Words to Know

opiate

A substance used to treat pain or cause sleep. Opiates are made from opium or have opium in them. Opiates bind to opioid receptors in the central nervous system. Examples of opiates are codeine and morphine. An opiate is a type of analgesic agent.

opioid

A substance used to treat moderate to severe pain. Opioids are similar to opiates, such as morphine and codeine, but are not made from opium. Opioids bind to opioid receptors in the central nervous system. Opioids used to be called narcotics. An opioid is a type of alkaloid.

opportunistic infection

An infection caused by an organism that does not normally cause disease. Opportunistic infections occur in people with weakened immune systems.

oral

By or having to do with the mouth.

organ

A part of the body that performs a specific function. For example, the heart is an organ.

orthodox medicine

A system in which medical doctors and other healthcare professionals (such as nurses, pharmacists, and therapists) treat symptoms and diseases using medicines, radiation or surgery. Also called allopathic medicine, biomedicine, conventional medicine, mainstream medicine and Western medicine.

osteolytic

Causing the breakdown of bone.

osteonecrosis of the jaw

Also called "dead jaw," jaw necrosis. Painful exposed bone in the jaw. Women who undergo radiation or chemotherapy or who receive steroids as part of breast cancer treatment are at increased risk for this condition. Women who take bisphosphonates may also be at risk for jaw necrosis.

osteopenia

A condition in which there is a lower-than-normal bone mass or bone mineral density (the amount of bone mineral contained in a certain amount of bone). Osteopenia is a less severe form of bone loss than osteoporosis.

osteoporosis

A condition that is marked by a decrease in bone mass and density, causing bones to become fragile.

OTC

Over-the-counter. Also called nonprescription. A medicine that can be bought without a prescription (doctor's order). Examples include analgesics (pain relievers) such as aspirin and acetaminophen (brand name, Tylenol).

outcome

A specific result or effect that can be measured. Examples of outcomes include decreased pain, reduced tumor size, and improvement of disease.

outpatient

An individual who visits a health care facility for diagnosis or treatment without spending the night. Sometimes called a day patient.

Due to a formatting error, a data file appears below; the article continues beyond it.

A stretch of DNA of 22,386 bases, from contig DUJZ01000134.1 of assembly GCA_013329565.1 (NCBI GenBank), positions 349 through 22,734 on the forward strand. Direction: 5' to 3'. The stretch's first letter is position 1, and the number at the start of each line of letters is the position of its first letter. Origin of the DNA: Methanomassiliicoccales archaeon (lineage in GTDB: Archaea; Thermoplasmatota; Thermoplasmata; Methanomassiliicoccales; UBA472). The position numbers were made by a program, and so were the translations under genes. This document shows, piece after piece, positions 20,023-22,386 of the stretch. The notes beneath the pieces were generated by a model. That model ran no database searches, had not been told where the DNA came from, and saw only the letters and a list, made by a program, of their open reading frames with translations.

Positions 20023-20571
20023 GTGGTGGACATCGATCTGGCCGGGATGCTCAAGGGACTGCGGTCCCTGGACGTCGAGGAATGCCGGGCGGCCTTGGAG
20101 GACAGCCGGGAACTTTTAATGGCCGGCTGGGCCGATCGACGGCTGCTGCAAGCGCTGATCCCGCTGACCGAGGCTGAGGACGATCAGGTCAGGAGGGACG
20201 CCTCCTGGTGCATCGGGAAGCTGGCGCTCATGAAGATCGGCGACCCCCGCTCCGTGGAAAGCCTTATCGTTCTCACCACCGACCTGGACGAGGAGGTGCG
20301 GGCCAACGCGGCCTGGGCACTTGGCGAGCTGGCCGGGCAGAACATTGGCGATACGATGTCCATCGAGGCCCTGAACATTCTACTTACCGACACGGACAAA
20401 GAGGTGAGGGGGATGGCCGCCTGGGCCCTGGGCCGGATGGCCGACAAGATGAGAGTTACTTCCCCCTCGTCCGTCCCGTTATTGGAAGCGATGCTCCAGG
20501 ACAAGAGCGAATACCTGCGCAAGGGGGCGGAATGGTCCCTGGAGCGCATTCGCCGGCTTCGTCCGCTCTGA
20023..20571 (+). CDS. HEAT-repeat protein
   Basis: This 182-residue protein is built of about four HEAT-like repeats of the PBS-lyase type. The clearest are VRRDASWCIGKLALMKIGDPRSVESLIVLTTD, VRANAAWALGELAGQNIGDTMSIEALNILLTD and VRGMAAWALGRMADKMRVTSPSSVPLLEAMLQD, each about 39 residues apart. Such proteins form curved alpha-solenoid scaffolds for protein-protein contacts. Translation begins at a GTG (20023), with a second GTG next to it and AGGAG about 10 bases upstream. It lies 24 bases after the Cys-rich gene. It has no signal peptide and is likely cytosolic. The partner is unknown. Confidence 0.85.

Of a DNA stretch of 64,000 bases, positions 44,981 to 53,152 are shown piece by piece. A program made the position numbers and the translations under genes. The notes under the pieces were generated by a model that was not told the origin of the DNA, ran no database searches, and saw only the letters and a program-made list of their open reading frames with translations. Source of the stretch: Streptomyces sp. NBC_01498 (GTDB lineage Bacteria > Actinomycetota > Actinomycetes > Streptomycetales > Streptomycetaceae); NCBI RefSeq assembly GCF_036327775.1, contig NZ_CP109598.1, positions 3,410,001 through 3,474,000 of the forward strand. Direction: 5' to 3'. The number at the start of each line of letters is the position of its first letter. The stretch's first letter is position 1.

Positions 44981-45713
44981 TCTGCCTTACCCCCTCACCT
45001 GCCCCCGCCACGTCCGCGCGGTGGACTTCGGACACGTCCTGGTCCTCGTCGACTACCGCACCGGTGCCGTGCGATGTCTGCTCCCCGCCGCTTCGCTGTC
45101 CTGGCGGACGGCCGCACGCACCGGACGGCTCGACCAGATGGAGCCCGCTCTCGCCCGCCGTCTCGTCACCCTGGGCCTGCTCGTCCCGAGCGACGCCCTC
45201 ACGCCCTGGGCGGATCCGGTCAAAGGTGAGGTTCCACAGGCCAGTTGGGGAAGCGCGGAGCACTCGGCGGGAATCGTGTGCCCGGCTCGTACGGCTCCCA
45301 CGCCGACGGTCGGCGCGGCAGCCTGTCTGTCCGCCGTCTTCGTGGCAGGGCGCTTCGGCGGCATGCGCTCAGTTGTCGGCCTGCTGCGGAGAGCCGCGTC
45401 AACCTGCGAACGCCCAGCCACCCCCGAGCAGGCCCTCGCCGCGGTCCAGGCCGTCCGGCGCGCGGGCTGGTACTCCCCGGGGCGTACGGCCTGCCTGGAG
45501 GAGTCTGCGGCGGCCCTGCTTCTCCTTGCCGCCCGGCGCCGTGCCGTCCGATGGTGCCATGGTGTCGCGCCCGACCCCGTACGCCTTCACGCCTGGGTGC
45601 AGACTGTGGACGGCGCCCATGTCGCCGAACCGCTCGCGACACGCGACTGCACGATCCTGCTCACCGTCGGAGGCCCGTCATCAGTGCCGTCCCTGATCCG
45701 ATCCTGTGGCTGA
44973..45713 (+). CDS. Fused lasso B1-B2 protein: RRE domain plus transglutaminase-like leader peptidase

ovarian

Having to do with the ovaries, the female reproductive glands in which the ova (eggs) are formed. The ovaries are located in the pelvis, one on each side of the uterus.

ovarian ablation

Also called ovarian suppression. Surgery, radiation therapy, or treatment with medicines to stop the functioning of the ovaries.

ovarian cancer

Cancer that forms in tissues of the ovary (one of a pair of female reproductive glands in which the ova, or eggs, are formed). Most ovarian cancers are either ovarian epithelial carcinomas (cancer that begins in the cells on the surface of the ovary) or malignant germ cell tumors (cancer that begins in egg cells).

ovarian suppression

Also called ovarian ablation. Surgery, radiation therapy, or a treatment with medicine to stop the functioning of the ovaries.

ovary

One of a pair of female reproductive glands in which the ova, or eggs, are formed. The ovaries are located in the pelvis, one on each side of the uterus.

over-the-counter

Also called OTC, or nonprescription. A medicine that can be bought without a prescription (doctor's order). Examples include analgesics (pain relievers) such as aspirin and acetaminophen (brand name, Tylenol).

overall survival rate

Also called survival rate. The percent of people in a study or treatment group who are alive for a certain period of time after they were diagnosed with or treated for a disease, such as breast cancer. The overall survival rate is often stated as a 5-year survival rate, which is the percent of people in a study or treatment group who are alive 5 years after diagnosis or treatment.